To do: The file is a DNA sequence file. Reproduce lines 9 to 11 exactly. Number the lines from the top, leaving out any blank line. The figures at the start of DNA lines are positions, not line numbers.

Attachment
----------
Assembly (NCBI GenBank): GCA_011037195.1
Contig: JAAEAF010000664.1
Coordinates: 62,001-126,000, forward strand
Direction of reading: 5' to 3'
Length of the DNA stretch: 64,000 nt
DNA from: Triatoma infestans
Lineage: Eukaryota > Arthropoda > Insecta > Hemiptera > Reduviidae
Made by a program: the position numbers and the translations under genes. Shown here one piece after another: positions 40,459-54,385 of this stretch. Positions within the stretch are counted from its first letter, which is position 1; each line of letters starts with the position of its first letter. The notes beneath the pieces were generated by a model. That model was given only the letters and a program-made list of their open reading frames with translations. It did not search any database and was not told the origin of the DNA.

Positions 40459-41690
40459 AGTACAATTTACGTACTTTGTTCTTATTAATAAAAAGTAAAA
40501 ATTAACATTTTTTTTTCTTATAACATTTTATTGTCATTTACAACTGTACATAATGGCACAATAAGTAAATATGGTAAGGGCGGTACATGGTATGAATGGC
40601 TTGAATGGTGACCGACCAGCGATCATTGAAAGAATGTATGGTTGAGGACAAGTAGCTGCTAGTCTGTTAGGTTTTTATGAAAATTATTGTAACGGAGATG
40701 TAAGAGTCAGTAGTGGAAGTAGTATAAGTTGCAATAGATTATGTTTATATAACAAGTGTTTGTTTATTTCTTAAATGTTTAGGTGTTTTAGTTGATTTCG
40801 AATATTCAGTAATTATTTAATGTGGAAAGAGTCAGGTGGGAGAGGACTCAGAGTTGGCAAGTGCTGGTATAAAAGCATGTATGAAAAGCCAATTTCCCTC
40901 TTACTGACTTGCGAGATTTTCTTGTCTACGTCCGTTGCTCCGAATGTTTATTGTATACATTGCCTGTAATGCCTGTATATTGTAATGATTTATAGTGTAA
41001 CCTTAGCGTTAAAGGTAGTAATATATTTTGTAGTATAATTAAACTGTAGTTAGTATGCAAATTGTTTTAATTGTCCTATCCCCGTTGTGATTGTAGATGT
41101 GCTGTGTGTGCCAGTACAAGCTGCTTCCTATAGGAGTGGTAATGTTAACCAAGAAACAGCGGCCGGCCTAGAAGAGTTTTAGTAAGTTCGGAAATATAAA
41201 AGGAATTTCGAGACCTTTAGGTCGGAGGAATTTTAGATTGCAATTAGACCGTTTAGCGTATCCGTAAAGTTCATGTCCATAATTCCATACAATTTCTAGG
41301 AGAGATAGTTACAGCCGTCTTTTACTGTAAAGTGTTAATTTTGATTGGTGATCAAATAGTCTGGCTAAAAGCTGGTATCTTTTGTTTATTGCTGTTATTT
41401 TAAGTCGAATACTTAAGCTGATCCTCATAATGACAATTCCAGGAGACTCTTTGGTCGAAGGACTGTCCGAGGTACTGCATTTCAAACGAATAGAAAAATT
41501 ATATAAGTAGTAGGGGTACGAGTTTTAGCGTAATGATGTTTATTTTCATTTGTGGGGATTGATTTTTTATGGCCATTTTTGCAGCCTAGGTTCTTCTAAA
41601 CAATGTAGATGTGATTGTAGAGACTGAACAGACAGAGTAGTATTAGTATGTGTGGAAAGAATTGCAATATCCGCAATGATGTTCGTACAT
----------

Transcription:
Positions 40459-41690
40459 AGTACAATTTACGTACTTTGTTCTTATTAATAAAAAGTAAAA
40501 ATTAACATTTTTTTTTCTTATAACATTTTATTGTCATTTACAACTGTACATAATGGCACAATAAGTAAATATGGTAAGGGCGGTACATGGTATGAATGGC